The consequences of ocularcentric participation frameworks for the ability for visually impaired people to be mobile in situ

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The consequences of ocularcentric participation frameworks for the ability for visually impaired people to be mobile in situ

Ocularcentrism is when vision is privileged over other senses for reasons of practical organization (Chandler & Munday, 2011). Visual practices of seeing, looking and gazing are important for perception and action-construction but are taken for granted in various ordinary interactional projects. I suggest the concept of “Ocularcentric participation frameworks”, building on Goffman (1974) and Goodwin & Goodwin (2005) occur whenever vision becomes a collectively anticipated resource for joint activity in mobile formations. These types of visual organizations become observable and accountable when visually impaired people are part of the framework. An ocularcentric participation framework is not only an emerging issue for situated members but also a methodological problem that researchers must address in their analyses. The research question is: What methods do sighted members of society apply when trying to achieve intersubjectivity with and adopt a visually impaired member’s perspective in a context of being mobile?

This presentation builds on video data from a larger ethnographic project studying visually impaired people in contexts of new technologies. The presentation will show examples of a visually impaired person being involved in trying a robot-dog (Due, 2021) and I will show how this mobile organization is complicated due to the production of the ocularcentric organization. There are atypical aspects in interaction involving visually impaired people which specifically relates to the problems of visually projecting next actions instead of applying touch as primary sensory resource in interaction.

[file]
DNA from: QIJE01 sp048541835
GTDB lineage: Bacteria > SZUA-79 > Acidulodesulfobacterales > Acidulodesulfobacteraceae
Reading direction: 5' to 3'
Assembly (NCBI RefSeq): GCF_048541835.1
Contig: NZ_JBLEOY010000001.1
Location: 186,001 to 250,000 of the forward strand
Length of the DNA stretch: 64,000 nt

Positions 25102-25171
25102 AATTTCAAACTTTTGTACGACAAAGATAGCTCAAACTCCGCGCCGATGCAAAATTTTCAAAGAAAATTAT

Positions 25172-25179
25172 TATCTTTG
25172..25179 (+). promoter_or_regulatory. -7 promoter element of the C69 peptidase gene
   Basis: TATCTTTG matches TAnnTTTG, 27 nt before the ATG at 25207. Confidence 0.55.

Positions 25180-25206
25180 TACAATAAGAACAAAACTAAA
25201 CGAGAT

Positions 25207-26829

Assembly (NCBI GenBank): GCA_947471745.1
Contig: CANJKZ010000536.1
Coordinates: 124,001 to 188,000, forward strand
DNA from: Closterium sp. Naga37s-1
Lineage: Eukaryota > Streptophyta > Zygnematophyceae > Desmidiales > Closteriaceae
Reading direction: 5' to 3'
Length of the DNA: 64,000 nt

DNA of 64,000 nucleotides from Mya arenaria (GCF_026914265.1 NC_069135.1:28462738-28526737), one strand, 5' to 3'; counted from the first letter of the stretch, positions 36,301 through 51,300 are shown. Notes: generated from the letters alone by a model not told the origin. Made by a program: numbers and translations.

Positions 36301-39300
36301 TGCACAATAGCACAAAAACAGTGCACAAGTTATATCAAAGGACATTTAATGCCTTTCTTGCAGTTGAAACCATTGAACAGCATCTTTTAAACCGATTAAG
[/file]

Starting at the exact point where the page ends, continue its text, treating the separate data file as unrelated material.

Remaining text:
Based on EM/CA methodology this presentation contributes to studies of vision, perception and complex participation frameworks by showing and discussing the limits of vision in interaction and when conducting analyses. In addition, the presentation contributes to the discussion of the researchers prior knowledge, what Garfinkel and Wieder (1992, p. 182) called the “unique adequacy requirement of methods” that refers to how the researcher must be “vulgarly competent in the local production and reflexively natural accountability of the phenomenon of order he is ‘studying’”. As vulgar competence in atypical populations is almost impossible, this presentation contributes with a more nuanced approach.

Chandler, D., & Munday, R. (2011). Ocularcentrism. In A Dictionary of Media and Communication. Oxford University Press.
Due, B. L. (2021). Robodog. Exploring the Spot robot as a “guide dog” for visually impaired people: Vestibular and proprioceptive sensations as sociality. 6th Copenhagen Multimodality Day 2021: AI in interaction - UCPH, Copenhagen , Danmark.
Garfinkel, H., & Wieder, D. L. (1992). Two incommensurable, asymmetrically alternate technologies of social analysis. In G. Watson & R. M. Seiler (Eds.), Text in context: Studies in ethnomethodology (pp. 175–206). SAGE.
Goffman, E. (1974). Frame Analysis: An Essay on the Organization of Experience. Harvard University Press.
Goodwin, C., & Goodwin, M. H. (2005). Participation. In A. Duranti (ed.).: A Companion to Linguistic Anthropology. Blackwell.

Original languageEnglish
Publication date2023
Publication statusPublished - 2023
Event18th International Pragmatics Conference - Brussels, Brussels, Belgium
Duration: 9 Jul 202314 Jul 2023
Conference number: 18


Conference18th International Pragmatics Conference
Internet address

ID: 360456716